Intelligent people ask serious questions.  Serious questions deserve serious answers.  There are few questions more serious than the one I’m asking.  How do we explain objective meaning and morality that we know are true?  If a worldview can’t answer this question it doesn’t deserve you.

Neither objective meaning, nor objective morality are true, as has been repeatedly pointed out. Atheism isn’t a worldview, it is a position on a single question.

 

One sign that your worldview may be a crutch is that it has to appeal to an answer outside itself—becoming self-contradictory, unable to reasonably account for the question.  Any atheist who recognizes objective meaning and morality defies the atheism which he contends is true.

Indeed. Religions requires articles of faith, and a personal morality to cherry-pick the best bits. Christianity requires God to make ideas about human interactions, i.e. an arbiter from outside. Why not skip the unnecessary step and engage in moral philosophy without recourse to ancient books and imaginary Gods?

 

If your worldview can’t makes sense of the things that make most sense to you (like objective morality)—it’s not worth your allegiance.  This new reality may launch you onto a journey of reluctant discovery.  Whoever you are. Wherever you are.  Whatever you believe.  You deserve a foundation that is strong enough to carry the values that carry you.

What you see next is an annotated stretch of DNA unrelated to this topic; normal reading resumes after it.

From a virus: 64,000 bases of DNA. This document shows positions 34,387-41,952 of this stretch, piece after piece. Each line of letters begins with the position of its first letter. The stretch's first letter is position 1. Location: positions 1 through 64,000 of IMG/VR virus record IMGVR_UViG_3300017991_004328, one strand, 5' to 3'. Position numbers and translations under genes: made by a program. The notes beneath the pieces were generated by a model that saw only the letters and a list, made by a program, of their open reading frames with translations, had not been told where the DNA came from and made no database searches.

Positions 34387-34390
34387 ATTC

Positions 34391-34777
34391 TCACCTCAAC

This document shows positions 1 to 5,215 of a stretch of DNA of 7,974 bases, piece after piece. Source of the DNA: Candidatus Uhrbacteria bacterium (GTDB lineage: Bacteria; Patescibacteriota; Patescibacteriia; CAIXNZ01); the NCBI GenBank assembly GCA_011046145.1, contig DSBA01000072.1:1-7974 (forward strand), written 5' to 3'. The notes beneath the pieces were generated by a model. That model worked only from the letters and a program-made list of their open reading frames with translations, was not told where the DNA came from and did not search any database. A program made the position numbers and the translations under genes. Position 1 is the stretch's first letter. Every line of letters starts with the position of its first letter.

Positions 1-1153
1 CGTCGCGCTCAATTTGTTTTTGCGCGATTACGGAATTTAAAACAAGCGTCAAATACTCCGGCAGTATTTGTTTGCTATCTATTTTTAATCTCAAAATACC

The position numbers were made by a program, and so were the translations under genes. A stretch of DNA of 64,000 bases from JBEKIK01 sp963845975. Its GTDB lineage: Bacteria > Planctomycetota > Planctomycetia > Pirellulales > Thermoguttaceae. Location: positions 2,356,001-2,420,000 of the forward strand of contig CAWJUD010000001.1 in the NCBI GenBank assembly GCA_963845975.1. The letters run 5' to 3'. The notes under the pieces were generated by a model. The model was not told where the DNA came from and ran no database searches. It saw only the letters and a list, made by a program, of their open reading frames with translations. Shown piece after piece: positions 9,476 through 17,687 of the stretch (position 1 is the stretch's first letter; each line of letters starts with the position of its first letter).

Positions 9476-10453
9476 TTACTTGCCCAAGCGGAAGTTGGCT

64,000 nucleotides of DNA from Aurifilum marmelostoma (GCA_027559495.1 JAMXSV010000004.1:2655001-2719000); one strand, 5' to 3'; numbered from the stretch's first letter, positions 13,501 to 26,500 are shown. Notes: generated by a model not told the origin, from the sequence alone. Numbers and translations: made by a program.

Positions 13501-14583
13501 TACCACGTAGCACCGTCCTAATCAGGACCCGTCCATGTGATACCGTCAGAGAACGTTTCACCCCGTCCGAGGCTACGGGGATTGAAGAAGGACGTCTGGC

Just because you keep saying that objective morality is true, doesn’t make it true, and as no rational Westerner believes in genocide, slavery, the beating of their children, or the subordination of women (all of which the Bible supports and codifies) the Bible is, as you say, not worth your allegiance.

Can you be sure you know which way is up when you read the Bible?:

2 Samuel 24:1 And again the anger of the LORD was kindled against Israel, and he moved David against them to say, Go, number Israel and Judah.

1 Chronicles 21:1 And Satan stood up against Israel, and provoked David to number Israel.


 

References

 


[1] Blackburn, S. (2008). Oxford Dictionary of Philosophy (2nd Ed.). Oxford: Oxford University Press; pp. 240

[2] Inglehart, R., Foa, R., Peterson, C. & Welzel, C. (2008) Development, Freedom, and Rising Happiness: A Global Perspective (1981–2007), (http://www.worldvaluessurvey.org/wvs/articles/folder_published/article_base_122/files/RisingHappinessPPS.pdf)

[3] Paul, G. (2009). The chronic dependence of popular religiosity upon dysfunctional psychosociological conditions. Evolutionary Psychology, 7(3), 398-441.

[8] De Waal, F. (2013) The Bonobo and the Atheist.. London: W. W. Norton.

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About COEXISTential

I'm a psychology graduate, about to undertake a Masters. I did my first degree at 36 for various reasons, and am contunuing in my education for better reasons. The focus of my research is the psychology of morality, and thus also religion and politics. The focus of this blog is to apply my learnings from this research to the tricky problem of fixing the world. I am a progressive liberal, humanist, and agnostic-atheist, but the individuality of my principles is more important than the labels under which they broadly fall. So let's talk about life, the universe, and everything, and how best for us humans to exist within it.